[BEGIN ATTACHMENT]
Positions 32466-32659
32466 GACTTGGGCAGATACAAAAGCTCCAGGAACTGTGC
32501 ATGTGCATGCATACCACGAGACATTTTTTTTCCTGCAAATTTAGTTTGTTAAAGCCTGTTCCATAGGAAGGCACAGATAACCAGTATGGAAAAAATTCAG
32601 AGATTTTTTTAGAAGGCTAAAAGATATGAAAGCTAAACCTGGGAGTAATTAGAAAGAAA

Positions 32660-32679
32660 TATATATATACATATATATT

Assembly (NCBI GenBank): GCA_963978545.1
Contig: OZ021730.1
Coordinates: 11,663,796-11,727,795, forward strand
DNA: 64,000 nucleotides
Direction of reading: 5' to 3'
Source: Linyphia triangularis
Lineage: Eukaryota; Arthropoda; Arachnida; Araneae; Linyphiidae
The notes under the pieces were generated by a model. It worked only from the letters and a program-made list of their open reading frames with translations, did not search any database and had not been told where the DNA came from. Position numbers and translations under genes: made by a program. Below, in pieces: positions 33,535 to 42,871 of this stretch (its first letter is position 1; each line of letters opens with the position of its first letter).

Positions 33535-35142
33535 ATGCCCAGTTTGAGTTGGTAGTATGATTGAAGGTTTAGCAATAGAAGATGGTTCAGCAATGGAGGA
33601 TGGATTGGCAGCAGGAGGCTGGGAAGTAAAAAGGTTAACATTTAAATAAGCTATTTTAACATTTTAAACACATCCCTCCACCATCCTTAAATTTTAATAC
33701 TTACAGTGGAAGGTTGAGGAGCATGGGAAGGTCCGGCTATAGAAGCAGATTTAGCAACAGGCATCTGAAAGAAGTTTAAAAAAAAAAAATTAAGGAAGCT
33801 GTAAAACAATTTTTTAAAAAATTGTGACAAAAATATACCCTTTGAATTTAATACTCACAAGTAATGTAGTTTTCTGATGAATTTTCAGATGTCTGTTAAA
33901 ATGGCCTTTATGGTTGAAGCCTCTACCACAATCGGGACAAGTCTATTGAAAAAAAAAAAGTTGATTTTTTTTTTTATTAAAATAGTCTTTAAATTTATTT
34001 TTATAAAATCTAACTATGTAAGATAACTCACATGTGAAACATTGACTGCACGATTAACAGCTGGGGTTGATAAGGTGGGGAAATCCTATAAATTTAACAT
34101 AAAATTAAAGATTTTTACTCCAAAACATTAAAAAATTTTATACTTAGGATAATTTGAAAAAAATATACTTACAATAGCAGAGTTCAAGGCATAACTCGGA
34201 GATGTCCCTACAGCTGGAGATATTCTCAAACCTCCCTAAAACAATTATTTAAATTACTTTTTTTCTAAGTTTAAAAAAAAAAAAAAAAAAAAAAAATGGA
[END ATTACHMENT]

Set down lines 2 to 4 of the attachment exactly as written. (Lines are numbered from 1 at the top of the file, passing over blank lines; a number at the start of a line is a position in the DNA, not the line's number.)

32466 GACTTGGGCAGATACAAAAGCTCCAGGAACTGTGC
32501 ATGTGCATGCATACCACGAGACATTTTTTTTCCTGCAAATTTAGTTTGTTAAAGCCTGTTCCATAGGAAGGCACAGATAACCAGTATGGAAAAAATTCAG
32601 AGATTTTTTTAGAAGGCTAAAAGATATGAAAGCTAAACCTGGGAGTAATTAGAAAGAAA